Particularly he points out that the author of “Rebel Sell” seems to be misreading American Beauty completely.
I’m with him up to the last paragraph:
Above all, what is most sad about Heath and Powell’s article is the sense of resignedness it conveys. They are not unaware of the failings of consumerism, but seem given over to its all-pervasiveness. But I doubt that this piece will pacify many who are enraged by an enforced life of ironic compromises. They are entirely right that any movement that emerges against consumerism must be more critical in its thinking, and more aware in its history, but not, I hope, that such movements are necessarily flawed. However fanciful it may seem, imagination is the key.
That wasn’t quite what I got out of it. I got the impression that they thought that we could fight the problems of consumerism, or whatever it should be called, not by opting out as individuals, but by working together to fight as a society. In other words, by trying to work with the “big us” that is the populace as a whole (expressed through government through the magic of democracy) rather than a “small us” of fed-up rebels.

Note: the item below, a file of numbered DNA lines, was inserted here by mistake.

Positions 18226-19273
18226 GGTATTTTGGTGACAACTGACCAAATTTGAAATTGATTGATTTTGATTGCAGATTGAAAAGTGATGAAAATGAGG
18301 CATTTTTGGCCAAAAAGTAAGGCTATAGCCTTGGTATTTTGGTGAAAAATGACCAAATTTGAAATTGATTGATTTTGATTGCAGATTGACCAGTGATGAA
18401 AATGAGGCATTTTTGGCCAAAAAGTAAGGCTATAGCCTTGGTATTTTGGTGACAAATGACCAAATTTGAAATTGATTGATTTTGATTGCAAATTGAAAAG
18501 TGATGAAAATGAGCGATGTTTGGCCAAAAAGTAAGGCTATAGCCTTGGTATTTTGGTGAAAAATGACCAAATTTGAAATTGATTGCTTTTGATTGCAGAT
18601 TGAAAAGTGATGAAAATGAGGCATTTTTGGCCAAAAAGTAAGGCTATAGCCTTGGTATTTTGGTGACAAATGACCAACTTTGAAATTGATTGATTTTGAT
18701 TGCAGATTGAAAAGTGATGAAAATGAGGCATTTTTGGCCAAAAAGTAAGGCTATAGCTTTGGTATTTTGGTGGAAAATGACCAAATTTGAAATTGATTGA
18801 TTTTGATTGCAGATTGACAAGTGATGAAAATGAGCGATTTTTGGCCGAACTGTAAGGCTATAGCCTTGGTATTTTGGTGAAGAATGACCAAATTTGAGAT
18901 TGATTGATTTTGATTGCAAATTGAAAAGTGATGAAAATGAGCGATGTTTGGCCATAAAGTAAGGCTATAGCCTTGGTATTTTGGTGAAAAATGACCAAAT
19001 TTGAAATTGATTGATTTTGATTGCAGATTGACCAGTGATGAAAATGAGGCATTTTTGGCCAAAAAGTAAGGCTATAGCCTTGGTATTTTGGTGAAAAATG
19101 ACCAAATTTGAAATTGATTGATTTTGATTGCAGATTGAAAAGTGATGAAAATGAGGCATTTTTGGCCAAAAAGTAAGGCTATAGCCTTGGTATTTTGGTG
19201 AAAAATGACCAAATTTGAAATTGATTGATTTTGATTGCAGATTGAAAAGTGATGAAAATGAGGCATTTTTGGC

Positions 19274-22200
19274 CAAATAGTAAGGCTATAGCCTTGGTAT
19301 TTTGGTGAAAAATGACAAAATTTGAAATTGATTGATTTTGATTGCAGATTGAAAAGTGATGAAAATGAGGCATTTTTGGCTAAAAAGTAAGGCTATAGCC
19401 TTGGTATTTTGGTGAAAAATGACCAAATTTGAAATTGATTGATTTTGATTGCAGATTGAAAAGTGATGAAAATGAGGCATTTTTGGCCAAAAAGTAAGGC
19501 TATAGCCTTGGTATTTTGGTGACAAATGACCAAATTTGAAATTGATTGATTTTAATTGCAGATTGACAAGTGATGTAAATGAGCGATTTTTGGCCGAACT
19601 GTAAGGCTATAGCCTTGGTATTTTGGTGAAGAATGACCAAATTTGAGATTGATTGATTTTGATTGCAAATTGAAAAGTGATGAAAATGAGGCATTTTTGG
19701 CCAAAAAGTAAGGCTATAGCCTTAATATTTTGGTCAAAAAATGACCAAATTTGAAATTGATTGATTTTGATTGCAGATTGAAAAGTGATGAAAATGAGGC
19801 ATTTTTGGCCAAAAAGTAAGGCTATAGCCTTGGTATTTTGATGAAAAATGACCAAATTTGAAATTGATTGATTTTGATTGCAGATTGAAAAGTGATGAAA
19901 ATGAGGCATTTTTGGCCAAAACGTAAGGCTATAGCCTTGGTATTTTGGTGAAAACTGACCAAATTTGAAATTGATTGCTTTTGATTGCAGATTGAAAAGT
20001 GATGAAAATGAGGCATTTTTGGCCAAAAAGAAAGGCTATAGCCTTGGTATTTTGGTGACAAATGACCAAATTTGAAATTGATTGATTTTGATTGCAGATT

I suppose an argument against that might be that there is no hope of opposing the will of corporate influence in government, but that in itself seems a bit “resigned.”